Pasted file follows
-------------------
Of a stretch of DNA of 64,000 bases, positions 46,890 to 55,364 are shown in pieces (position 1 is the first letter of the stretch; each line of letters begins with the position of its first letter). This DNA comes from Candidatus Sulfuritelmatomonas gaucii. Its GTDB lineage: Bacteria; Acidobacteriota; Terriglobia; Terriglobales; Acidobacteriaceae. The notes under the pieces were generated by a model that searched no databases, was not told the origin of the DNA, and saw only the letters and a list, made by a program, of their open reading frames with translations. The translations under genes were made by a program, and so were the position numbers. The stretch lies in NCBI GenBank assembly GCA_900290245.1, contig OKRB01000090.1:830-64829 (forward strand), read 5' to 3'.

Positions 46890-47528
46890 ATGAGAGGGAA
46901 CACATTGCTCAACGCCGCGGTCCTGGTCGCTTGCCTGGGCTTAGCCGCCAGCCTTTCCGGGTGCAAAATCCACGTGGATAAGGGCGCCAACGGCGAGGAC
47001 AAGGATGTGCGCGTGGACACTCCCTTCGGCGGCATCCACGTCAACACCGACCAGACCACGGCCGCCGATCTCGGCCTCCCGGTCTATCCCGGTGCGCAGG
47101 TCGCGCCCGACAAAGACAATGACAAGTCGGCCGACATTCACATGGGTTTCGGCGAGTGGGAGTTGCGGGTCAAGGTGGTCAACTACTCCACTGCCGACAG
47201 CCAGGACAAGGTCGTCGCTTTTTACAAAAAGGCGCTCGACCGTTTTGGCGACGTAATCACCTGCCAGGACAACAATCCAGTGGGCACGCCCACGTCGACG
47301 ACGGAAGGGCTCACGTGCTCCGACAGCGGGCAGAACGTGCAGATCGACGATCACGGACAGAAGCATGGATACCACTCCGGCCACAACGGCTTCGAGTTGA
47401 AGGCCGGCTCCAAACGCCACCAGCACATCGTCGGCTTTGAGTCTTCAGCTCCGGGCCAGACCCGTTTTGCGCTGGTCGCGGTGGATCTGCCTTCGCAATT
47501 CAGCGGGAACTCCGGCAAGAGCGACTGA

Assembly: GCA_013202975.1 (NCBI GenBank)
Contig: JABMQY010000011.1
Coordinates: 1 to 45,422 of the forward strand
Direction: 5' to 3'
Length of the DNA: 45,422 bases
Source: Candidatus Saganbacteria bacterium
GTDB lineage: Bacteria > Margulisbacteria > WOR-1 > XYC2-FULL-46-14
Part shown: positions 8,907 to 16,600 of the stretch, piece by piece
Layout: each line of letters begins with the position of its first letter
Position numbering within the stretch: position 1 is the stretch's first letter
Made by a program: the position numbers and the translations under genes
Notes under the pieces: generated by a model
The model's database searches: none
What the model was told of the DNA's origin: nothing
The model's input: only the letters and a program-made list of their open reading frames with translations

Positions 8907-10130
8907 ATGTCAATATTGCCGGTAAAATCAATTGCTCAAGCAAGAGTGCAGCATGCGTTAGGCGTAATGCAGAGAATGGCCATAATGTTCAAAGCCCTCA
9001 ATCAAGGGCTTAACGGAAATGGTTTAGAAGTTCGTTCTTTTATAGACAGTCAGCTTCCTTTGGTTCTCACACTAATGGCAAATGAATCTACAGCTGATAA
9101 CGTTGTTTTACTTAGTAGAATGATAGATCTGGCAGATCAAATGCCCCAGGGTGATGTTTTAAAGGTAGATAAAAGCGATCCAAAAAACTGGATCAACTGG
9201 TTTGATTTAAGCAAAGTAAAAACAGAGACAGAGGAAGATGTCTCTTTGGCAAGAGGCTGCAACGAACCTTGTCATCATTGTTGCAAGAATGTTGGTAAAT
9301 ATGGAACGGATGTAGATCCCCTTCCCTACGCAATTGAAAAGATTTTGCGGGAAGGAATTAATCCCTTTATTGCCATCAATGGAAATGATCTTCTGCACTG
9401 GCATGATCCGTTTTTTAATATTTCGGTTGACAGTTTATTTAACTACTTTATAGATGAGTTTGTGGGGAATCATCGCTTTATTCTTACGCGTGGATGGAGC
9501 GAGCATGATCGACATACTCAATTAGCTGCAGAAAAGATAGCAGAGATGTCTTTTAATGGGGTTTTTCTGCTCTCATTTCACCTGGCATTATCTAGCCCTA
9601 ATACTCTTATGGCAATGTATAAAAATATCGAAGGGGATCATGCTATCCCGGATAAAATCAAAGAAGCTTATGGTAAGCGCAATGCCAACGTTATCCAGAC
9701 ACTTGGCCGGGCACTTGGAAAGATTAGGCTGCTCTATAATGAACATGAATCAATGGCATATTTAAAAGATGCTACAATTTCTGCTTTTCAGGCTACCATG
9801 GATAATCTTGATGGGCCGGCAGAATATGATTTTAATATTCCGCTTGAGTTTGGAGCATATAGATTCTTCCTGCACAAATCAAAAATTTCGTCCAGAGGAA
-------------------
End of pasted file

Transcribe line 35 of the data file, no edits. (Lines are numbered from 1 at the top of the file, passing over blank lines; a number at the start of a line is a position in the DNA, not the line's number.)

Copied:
9701 ACTTGGCCGGGCACTTGGAAAGATTAGGCTGCTCTATAATGAACATGAATCAATGGCATATTTAAAAGATGCTACAATTTCTGCTTTTCAGGCTACCATG